When the three children of legendary University of Dallas Professor of English John E. Alvis, BA ’66 MA ’69 PhD ’73, considered how to honor and perpetuate their father’s legacy at UD, they knew it would need to involve the Braniff Graduate School of Liberal Arts Institute of Philosophic Studies, to which Alvis had been devoted.
The son of Department Chair and Associate Professor of Philosophy Matthew Walz, Ph.D., MBA ’20, Damien Walz, BA ’22, grew up around UD and fell in love with its liberal arts curriculum. The decision to come to UD was a relatively straightforward one, but which major to pursue was not: Walz changed his mind approximately seven times before settling on politics.
Catherine Schwenk, BA ’22, intended to double major in psychology and philosophy. However, after taking Principles of American Politics in the fall of her freshman year, she knew that politics was what she really was meant to study.
Joseph Galasso, BS ’22, initially considered other science majors at UD but ultimately decided on biology; the program allowed him to pursue his interests beyond the classroom.
Thomas Thompson, BA ’22, had planned to go to the University of St. Thomas in St. Paul, Minnesota, where one of the professors astounded him “with his piercing intellect and charismatic lecture.” However, this professor was a UD alumnus who persuaded Thompson to look more closely at UD.
First-generation college graduate Jeanine Dorrough, BA ’22, hadn’t even planned on going to college — then she received a postcard from UD in the mail and felt pulled to apply.
Entering into UD, Faith Starnes, BA ’22, planned to be a biology major, on a pre-physical therapy track. As a sophomore, she added a theology concentration, which opened her eyes to the beauty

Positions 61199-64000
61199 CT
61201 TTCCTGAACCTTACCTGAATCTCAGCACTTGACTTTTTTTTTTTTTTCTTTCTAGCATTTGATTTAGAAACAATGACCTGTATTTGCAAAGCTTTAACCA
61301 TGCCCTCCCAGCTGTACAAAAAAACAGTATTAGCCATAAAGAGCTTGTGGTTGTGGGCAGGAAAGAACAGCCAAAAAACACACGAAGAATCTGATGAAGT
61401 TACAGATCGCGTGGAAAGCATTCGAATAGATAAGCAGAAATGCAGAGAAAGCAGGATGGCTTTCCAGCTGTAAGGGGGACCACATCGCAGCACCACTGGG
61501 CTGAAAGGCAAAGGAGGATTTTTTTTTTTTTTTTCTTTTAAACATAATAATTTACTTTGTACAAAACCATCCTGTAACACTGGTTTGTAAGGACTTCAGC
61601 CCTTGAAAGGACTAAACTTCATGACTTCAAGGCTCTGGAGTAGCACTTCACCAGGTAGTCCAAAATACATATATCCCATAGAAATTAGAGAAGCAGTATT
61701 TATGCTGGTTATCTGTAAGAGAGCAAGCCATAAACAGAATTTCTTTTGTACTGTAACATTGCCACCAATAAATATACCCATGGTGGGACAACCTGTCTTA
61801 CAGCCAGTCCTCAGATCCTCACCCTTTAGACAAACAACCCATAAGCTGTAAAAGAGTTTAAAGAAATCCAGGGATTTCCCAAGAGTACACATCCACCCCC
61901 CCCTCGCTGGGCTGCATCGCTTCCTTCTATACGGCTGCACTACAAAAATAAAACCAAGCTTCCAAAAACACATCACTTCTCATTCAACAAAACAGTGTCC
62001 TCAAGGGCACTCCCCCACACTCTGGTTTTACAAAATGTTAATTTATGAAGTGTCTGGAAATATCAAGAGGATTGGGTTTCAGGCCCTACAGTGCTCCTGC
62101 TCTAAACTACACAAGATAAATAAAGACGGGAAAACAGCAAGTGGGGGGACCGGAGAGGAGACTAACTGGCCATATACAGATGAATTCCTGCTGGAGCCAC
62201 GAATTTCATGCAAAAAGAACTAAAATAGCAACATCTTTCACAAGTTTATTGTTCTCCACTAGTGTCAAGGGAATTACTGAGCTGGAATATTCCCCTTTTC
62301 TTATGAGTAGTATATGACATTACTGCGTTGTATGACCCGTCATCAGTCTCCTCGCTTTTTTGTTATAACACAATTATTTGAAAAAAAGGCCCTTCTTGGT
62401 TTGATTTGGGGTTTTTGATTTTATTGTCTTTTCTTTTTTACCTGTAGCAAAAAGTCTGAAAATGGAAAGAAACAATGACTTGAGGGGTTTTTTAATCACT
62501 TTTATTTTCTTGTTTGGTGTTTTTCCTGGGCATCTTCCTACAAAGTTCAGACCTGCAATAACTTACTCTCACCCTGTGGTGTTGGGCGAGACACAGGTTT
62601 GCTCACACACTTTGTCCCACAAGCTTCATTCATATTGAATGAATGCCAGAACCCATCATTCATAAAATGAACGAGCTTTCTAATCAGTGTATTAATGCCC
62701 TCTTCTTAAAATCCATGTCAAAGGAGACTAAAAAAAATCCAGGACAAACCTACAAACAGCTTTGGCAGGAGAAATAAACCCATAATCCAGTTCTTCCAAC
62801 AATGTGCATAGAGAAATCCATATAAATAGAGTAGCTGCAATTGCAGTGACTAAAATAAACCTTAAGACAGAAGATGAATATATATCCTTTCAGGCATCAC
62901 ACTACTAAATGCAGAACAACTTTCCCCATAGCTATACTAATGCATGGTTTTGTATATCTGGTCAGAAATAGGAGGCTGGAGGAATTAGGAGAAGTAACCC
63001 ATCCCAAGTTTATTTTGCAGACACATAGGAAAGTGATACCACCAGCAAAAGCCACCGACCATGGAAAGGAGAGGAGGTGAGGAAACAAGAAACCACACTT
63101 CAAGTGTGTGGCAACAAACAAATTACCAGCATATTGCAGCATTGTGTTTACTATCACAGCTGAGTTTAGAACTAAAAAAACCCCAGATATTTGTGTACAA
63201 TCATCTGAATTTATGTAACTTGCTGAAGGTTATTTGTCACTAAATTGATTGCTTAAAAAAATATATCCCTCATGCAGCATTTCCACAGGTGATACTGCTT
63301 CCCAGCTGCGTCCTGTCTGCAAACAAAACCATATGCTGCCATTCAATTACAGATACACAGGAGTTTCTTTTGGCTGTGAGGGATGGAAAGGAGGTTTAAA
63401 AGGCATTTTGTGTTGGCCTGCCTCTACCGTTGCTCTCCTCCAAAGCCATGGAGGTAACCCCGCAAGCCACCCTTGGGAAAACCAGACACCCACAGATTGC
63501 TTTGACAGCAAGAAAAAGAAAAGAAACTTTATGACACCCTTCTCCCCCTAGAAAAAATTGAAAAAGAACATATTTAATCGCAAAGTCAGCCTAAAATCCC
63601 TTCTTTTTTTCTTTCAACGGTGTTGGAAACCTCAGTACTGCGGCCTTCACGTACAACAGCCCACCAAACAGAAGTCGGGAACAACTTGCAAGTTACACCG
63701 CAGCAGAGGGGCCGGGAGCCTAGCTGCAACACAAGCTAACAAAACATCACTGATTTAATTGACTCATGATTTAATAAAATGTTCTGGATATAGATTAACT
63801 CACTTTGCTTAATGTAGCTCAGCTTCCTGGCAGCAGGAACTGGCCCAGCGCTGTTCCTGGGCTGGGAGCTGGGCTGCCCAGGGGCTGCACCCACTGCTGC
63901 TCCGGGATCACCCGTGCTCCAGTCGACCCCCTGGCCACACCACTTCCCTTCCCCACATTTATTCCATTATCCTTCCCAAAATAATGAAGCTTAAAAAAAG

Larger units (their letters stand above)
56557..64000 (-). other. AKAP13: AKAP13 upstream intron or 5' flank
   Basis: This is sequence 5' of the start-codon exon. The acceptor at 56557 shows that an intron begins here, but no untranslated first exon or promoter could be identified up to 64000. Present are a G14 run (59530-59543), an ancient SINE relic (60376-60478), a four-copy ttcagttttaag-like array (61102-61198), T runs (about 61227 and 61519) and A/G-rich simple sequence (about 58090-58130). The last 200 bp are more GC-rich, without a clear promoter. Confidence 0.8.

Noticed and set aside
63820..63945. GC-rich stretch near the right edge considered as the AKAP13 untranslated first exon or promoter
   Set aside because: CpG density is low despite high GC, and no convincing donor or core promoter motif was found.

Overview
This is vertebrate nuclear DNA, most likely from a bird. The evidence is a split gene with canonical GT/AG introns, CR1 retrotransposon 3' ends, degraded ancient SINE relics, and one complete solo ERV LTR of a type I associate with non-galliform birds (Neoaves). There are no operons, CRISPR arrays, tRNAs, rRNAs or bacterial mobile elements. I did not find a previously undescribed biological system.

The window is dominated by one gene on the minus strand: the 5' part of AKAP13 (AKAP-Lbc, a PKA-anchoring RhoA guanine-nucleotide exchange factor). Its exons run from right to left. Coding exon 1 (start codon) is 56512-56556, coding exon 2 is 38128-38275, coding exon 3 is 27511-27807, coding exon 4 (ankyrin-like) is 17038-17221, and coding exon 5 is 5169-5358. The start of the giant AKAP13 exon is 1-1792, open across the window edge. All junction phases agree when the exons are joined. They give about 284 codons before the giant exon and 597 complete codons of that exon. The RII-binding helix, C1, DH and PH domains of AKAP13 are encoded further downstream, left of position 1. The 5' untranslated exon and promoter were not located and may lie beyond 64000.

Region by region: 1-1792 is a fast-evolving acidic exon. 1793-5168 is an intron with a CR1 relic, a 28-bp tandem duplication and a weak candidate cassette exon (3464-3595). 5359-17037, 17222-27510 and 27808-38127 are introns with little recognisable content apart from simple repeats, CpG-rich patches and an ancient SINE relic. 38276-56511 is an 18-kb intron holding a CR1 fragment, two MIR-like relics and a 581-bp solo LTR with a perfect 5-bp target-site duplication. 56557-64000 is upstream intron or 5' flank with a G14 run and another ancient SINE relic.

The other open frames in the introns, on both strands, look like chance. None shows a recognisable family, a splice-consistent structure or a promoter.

of theology and made her realize her deep love for the discipline.
As a homeschooled student, Elizabeth Regnerus, BA ’22, chose to skip her last year of high school, starting her freshman year at UD instead, a decision for which she is eternally grateful.
“Today more than ever, medicine needs physicians who understand the duality of the person and can attend to both aspects of the human person,” said John Rolwes, BA ’21. “If one is only able to assist the physical needs, then the underlying, spiritual/mental causes will continue to prevent the patient from fully recovering. UD has helped me understand this relationship well, and the education I’ve received will help me be a physician who can attend to both.”
The first letter German Lopez, BA ’21, received from a college came from the University of Dallas his junior year of high school. He hadn’t heard of the school before and didn’t give the letter much thought until he mentioned it to his friend and confirmation sponsor, Jonathan, who was a year older and in the midst of the college search process. Jonathan told Lopez that UD was his No. 1 school! After hearing this, Lopez gave the small school in Irving a little more attention.